But perhaps I was guilty of falling victim to yet another stereotype - 'BBC: full of anti-establishment Commies, trouble-makers, certain to trivialise'.
When I was designated as one of the subjects of the six-part series, I was not overjoyed. Ministerial life is hectic enough without having a band of TV wallahs hanging around one the whole time. Was Douglas Hurd's famous judgement faltering?
Now that the chickens are coming home to roost (the first of the series was shown on BBC 2 on Thursday night), I think he may have been right. I confess that when I saw the first unedited version a wave of anxiety swept over me. Complaints from the anti-smoking lobby? Would the Foreign Secretary be inundated with formal protests from ambassadors offended by my disrespectful banter? General political incorrectness? What would my constituents think?
However, the purpose was never to promote an individual minister, ambassador or consul, but to try to give the public an insight into the people who make up the Foreign Office; what motivates them; what they actually do; and what they actually cost. It just might succeed in laying to rest the know-nothing sneers which have been heaped on the Foreign Office for too long.
Who decides? Ministers do. When I arrived at King Charles Street, the British Government was putting the final touches to winding down our presence in Latin America. I was determined to stop and reverse this process, so my private secretary pointed me in the direction of the planners - people paid to think the unthinkable, to question even the most sacred cows of our foreign policy. They took up the task with relish. A paper was produced within a few months; a submission went to the Secretary of State, who agreed with it. Resources were re-directed. Britain, I hope rightly, began to take this continent seriously again for the first time in nearly 100 years.
Some, perhaps all of my officials may have thought I was dotty, but the policy was carried out. My own feeling was that all those who had elected me in Watford, perhaps unwittingly, had prevailed.
The sheer thoroughness, I hope, comes across: Tim Hitchens, my private secretary, preparing meticulous minutes and telegrams, out of which emerges the famous 'line to take' - a line then vigorously pursued by every third secretary in every embassy across the globe.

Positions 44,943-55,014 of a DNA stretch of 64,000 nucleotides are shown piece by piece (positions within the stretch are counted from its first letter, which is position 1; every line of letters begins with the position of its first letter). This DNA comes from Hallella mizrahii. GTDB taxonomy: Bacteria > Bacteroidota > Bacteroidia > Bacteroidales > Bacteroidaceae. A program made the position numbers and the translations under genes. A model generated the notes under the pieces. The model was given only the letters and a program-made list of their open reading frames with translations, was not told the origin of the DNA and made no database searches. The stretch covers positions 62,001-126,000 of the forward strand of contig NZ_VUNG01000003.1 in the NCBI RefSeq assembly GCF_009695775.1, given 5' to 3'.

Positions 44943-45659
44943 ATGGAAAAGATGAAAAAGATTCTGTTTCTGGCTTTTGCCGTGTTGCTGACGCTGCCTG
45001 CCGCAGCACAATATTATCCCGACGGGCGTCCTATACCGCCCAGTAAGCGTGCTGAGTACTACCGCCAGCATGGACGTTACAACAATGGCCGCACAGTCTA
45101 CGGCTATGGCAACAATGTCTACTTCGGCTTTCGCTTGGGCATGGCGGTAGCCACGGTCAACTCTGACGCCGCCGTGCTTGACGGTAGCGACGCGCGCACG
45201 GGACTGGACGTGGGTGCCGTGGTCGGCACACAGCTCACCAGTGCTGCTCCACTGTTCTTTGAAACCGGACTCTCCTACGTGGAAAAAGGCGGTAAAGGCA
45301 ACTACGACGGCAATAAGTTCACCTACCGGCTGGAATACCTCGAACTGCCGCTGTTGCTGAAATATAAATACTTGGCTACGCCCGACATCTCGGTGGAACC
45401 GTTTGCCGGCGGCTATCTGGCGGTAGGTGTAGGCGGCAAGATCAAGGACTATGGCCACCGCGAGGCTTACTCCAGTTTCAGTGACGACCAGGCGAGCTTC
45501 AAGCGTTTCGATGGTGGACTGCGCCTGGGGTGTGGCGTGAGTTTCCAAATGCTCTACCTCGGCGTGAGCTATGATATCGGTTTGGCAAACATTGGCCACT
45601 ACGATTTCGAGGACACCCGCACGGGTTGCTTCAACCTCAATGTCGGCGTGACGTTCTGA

About 60 per cent of the Foreign Office's effort is now devoted to selling British goods abroad. A few months ago, a company which I now advise was shortlisted for a contract on the other side of the world. Within a week, the chairman had received an unprompted letter from our ambassador, placing the embassy at the firm's disposal to support its bid to win that contract for Britain. A country with the second-largest investment portfolio outside its shores in the world, that exports more per capita than the Japanese, can surely make no better investment than to expand this great asset. I hope that, when people have seen the series, they will think the cost of the Diplomatic Service at pounds 832m a year (less than Virginia Bottomley spends in a week) is good value and that now, more than ever, is the time for modest expansion.
The Cold War, which dominated our lives for so long, has given way to what Professor Sir Michael Howard has described as 'a Chill Peace'. We should ask ourselves whether the training and the weapons that our armed forces need to face the new threats are the right ones. It must also mean that diplomacy and overseas aid - another soft target for the unthinking - become another tool in our armoury for the advancement of Britain's interests.
I was especially pleased about the title of the series - True Brits. It is the intelligent, outward-looking, unselfconcious patriotism of Foreign Office officials that struck me most. Not the kind of patriotism that is vainglorious or presumptious, but the patriotism that takes a quiet pride in the values and achievements of our country.
Fitzroy Maclean, a 'true Brit' of an earlier generation, in his marvellous book Eastern Approaches, described his life as a young secretary at the British Embassy in Paris before the War. 'There were those pin- striped suits from Schlote; those blue and white shirts from Beale and Inman . . . a brief walk under the trees in the Champs Elysees . . . Then the daily, not disagreeable task of drafting telegrams and dispatches, on thick, blue laid paper in a style and a handwriting which, I flattered myself, both discreetly reflected a classical education.'
Timothy Hitchens, the grandson of a carpenter from Plymouth and the son of an admiral, a fluent Japanese speaker who is now writing speeches for Douglas Hurd and about to be posted to Pakistan, may be a tiny bit less sartorial than Fitzroy Maclean, but he is no less a True Brit and so are all who sail with him.
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